Back to Listing
Droplet concentration in low clouds over the oceans: an independent or dependent variable?
- Event Type
- Department of Atmospheric Sciences, University of Illinois
- Room 114 of the Transportation Building
- Oct 9, 2013 3:00 pm
- Associate Professor Robert Wood, Department of Atmospheric Sciences, University of Washington
- Shirley Palmisano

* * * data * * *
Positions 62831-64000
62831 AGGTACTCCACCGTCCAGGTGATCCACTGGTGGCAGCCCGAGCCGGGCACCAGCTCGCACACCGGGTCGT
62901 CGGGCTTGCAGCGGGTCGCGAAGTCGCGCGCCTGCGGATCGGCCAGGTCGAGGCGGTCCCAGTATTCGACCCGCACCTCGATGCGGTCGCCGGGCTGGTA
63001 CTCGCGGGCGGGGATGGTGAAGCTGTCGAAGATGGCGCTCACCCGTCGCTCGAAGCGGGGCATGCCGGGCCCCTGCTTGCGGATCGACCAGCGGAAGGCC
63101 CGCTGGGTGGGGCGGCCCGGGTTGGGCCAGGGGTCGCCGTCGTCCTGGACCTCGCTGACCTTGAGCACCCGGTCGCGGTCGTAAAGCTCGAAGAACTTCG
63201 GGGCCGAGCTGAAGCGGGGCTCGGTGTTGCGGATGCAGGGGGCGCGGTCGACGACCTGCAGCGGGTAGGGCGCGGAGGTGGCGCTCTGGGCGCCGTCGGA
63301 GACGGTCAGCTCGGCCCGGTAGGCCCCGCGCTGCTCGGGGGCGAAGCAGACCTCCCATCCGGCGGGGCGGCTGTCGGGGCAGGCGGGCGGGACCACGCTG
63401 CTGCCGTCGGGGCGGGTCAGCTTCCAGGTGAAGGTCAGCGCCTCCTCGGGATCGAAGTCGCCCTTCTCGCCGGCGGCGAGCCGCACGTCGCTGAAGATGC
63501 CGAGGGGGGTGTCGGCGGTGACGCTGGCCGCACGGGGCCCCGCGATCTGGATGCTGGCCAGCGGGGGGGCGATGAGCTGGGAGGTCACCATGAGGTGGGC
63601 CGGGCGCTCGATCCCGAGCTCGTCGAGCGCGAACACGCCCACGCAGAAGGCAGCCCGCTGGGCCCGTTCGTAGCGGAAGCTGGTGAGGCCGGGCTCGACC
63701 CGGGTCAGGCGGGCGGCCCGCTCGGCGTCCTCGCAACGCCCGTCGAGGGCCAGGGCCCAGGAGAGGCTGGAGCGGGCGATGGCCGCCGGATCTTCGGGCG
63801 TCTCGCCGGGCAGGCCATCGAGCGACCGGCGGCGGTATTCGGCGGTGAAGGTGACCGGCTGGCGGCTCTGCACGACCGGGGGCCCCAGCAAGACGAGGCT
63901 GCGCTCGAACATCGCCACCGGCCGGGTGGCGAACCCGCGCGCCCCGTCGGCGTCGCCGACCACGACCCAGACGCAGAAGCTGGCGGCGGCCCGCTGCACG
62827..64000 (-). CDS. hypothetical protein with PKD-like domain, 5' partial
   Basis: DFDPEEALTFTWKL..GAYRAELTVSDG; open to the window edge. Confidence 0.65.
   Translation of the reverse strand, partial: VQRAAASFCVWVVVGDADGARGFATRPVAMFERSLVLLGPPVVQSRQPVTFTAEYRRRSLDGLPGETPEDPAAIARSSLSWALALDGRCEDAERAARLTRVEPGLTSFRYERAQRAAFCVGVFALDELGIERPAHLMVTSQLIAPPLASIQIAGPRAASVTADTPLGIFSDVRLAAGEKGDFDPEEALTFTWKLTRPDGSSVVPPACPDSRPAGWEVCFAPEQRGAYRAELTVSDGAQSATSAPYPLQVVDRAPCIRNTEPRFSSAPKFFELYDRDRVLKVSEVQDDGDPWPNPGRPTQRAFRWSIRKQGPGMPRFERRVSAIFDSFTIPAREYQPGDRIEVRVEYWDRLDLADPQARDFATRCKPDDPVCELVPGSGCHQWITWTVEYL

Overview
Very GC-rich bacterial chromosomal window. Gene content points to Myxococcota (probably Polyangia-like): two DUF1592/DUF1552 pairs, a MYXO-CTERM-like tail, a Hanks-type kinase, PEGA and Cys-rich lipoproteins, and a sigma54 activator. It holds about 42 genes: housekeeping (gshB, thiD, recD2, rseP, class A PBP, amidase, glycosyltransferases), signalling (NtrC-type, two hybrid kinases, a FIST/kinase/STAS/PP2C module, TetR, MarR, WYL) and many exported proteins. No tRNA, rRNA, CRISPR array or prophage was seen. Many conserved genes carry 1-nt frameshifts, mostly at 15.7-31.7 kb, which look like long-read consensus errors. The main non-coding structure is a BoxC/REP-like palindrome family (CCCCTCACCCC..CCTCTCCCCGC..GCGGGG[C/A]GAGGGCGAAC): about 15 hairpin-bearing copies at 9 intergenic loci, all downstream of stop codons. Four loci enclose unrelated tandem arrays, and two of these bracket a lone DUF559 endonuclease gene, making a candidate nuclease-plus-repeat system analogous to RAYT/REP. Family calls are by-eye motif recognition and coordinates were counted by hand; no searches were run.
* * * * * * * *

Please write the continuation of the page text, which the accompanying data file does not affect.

The concentration Nd of cloud droplets in marine low clouds is a primary determinant of their ability to reflect sunlight and modulates their ability to precipitate. Studies have focused upon aerosol source variability as the key driver of variability in Nd. In this talk, I will explore the impact of both precipitation and source variability on Nd. I show that a simple aerosol budget model for the marine boundary layer can skillfully predict the geographical variability of Nd in regions of extensive marine low clouds. It is shown that drizzle is a key control on the Nd climatology. Drizzle results in reduction in Nd by factors of 2–3 over the remote oceans. Within 500 km of coastlines the reduction in Nd due to precipitation is weak but in these regions the model is not able to accurately predict Nd because of strong pollution sources. In general, both free-tropospheric and surface aerosol sources are likely needed to maintain Nd against precipitation losses. The results demonstrate that light precipitation rates typical of marine stratocumulus impact the radiative properties of marine low clouds not only by impacting cloud dynamics but by modulating marine boundary layer aerosol. Cloud droplet concentration should therefore be seen as a dependent variable of the system, and care must be taken to interpret its correlations with cloud microphysical and macrophysical variables as indicative of aerosol indirect effects.